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O’Reilly Promotes Fringe Constitutional Attack on Health Care: An Individual Mandate Is Unconstitutional

By Ian Millhiser on August 26, 2009 at 10:49 am

"O’Reilly Promotes Fringe Constitutional Attack on Health Care: An Individual Mandate Is Unconstitutional"

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While progressives fight to fix a broken health system that leaves millions of Americans without access to lifesaving care, conservatives are increasingly offering fringe constitutional theories to lock the status quo in place forever. Last night, Bill O’Reilly joined their number, claiming that an individual mandate requiring almost all Americans to be insured is unconstitutional because “the federal government cannot force you to do or buy anything.”  Watch it:

Fox anchor Megyn Kelly tells O’Reilly in the same segment that she is not sure whether an individual mandate is constitutional because it would “require days and weeks of research” for her to determine whether it is.

Kelly could spend days and weeks researching this question, but the Wonk Room already addressed it on Monday.  As the Supreme Court held in Gonzales v. Raich, the Constitution empowers Congress to enact broad regulatory schemes that “substantially affect interstate commerce.”  This power includes authority to enact broad reforms that concern “economic activity,” and an individual mandate unquestionably falls within the scope of this power:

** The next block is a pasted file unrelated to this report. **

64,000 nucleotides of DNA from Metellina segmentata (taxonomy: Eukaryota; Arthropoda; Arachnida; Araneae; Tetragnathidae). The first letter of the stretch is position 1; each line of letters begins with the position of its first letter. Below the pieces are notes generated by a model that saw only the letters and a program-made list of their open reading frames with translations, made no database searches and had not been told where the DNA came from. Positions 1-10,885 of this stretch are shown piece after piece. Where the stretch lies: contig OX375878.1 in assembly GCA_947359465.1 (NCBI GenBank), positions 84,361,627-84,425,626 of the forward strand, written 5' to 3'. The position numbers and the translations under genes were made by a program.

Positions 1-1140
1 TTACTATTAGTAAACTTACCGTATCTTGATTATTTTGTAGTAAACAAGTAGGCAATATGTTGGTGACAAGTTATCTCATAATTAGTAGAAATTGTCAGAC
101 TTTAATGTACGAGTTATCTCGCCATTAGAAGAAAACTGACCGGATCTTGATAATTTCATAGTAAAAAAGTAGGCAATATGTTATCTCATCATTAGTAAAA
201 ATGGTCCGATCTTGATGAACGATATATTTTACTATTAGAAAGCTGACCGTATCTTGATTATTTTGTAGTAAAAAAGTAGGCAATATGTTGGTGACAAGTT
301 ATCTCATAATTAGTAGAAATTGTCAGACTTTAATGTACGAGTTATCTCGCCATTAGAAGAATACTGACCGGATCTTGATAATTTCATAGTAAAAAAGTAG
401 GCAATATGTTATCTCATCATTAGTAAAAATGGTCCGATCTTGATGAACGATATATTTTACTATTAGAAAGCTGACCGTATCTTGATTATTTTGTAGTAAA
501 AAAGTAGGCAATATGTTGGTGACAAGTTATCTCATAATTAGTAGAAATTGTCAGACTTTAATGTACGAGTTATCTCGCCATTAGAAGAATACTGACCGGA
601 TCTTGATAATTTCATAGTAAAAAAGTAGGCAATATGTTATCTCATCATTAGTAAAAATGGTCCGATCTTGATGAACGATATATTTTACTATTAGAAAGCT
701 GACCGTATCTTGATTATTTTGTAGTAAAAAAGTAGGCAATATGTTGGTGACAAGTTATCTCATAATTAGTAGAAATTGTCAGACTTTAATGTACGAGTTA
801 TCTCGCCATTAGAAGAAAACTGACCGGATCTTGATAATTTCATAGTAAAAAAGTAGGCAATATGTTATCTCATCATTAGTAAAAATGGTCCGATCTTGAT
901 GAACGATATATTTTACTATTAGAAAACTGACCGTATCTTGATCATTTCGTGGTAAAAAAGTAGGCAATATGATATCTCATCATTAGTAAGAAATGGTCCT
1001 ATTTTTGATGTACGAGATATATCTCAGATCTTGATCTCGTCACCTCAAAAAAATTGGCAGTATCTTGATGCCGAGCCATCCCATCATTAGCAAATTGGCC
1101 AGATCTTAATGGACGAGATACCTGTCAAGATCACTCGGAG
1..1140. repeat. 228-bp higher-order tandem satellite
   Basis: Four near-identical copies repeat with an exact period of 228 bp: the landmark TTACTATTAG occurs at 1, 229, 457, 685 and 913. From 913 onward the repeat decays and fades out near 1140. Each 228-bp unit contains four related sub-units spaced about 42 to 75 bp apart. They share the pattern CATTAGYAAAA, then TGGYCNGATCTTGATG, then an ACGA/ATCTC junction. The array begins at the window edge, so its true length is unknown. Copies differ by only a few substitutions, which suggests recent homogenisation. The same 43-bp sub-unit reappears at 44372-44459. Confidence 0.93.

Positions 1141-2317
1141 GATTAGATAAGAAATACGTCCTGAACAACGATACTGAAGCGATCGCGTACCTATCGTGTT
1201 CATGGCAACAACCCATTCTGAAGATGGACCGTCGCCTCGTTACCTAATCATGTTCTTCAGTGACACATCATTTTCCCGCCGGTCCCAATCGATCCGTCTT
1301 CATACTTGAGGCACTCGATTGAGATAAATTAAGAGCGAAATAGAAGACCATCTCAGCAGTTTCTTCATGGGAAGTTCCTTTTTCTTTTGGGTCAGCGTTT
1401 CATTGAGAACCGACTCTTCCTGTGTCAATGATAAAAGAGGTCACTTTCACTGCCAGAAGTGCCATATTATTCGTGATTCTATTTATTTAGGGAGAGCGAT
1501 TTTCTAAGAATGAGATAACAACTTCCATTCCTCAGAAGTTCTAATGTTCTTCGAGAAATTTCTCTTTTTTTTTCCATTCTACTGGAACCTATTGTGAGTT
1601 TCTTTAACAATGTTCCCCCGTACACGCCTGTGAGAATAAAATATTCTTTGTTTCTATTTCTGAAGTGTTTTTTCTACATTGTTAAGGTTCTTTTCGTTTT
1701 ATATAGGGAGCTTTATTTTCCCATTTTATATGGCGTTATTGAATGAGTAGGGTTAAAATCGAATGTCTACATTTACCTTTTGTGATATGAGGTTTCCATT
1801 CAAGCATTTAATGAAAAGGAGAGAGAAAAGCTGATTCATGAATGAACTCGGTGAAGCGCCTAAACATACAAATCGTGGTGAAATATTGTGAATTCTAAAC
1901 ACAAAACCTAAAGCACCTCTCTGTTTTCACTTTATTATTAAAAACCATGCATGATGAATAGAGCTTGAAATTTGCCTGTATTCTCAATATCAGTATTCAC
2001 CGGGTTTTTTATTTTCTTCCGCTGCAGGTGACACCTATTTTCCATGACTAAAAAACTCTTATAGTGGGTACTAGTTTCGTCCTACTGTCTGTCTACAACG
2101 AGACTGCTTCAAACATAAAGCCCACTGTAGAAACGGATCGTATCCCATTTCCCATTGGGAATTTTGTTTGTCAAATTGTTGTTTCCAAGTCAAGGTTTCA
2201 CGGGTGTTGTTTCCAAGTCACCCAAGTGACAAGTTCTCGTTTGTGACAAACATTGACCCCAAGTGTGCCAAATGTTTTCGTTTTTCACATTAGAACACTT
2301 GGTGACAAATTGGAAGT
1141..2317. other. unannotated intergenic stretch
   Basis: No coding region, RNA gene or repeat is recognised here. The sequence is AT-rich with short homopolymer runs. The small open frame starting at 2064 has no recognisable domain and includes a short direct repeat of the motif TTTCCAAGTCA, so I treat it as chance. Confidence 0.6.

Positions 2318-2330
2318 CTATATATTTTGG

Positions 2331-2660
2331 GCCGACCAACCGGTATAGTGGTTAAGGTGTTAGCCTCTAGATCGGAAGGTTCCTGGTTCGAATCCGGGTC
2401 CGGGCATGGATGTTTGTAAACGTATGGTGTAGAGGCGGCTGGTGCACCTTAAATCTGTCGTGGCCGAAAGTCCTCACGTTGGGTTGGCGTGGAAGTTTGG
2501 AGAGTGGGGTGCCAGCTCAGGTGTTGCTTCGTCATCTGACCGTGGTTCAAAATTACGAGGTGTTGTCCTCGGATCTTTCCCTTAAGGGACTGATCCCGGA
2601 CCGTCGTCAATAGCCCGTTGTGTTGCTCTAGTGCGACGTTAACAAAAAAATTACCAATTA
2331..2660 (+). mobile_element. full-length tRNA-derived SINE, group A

The [individual mandate] would require most uninsured Americans to buy a product — health insurance coverage — which pools thousands of people’s premiums together and pays those people’s medical costs as they become ill. … [T]he individual mandate would lower premiums nationwide by requiring more healthy individuals to buy into the system; while reducing the risk of catastrophic financial loss should a person who was previously uninsured experience catastrophic illness. It is difficult to imagine a law which has a more obvious economic impact than a requirement that all Americans be insured.

So O’Reilly’s constitutional attack on health reform is entirely without merit. Sadly, however, it is also one of the least virulent theories being advanced by right-wing constitutional theorists. A number of elected conservatives, including Rep. Michele Bachmann (R-MN), Gov. Rick Perry (R-TX) and Sen. Jim DeMint (R-SC) are proud members of the “tenther” movement — a movement that believes that landmark progressive reforms such as Medicare, Medicaid, Social Security, federal education funding, the VA health system, the G.I. Bill, the federal minimum wage, and the federal ban on whites-only lunch counters are all unconstitutional.  Since they could never pass such a radical agenda through Congress, conservatives now want to rewrite the Constitution to suit their ends.

Transcript:

KELLY: There are some questions. And they have been totally ignored, interestingly enough.

O’REILLY: They have been?

KELLY: By most of the media.

O’REILLY: Right.

KELLY: And by most constitutional scholars. Everyone just assumes that President Obama and the Democrats can impose this tax on us, this — basically the legislation coming out of both houses of Congress proposed would say you have to get health insurance. And either have to get it through your employer, if you don’t have it through your employer, you have to pay for it. You have to buy it if you don’t.

O’REILLY: Yeah, but if you’re governmental funded.

KELLY: Right.

O’REILLY: But they do this in Massachusetts already.

KELLY: They say if you don’t do it, then you’re be fined by the federal government there.

O’REILLY: Right.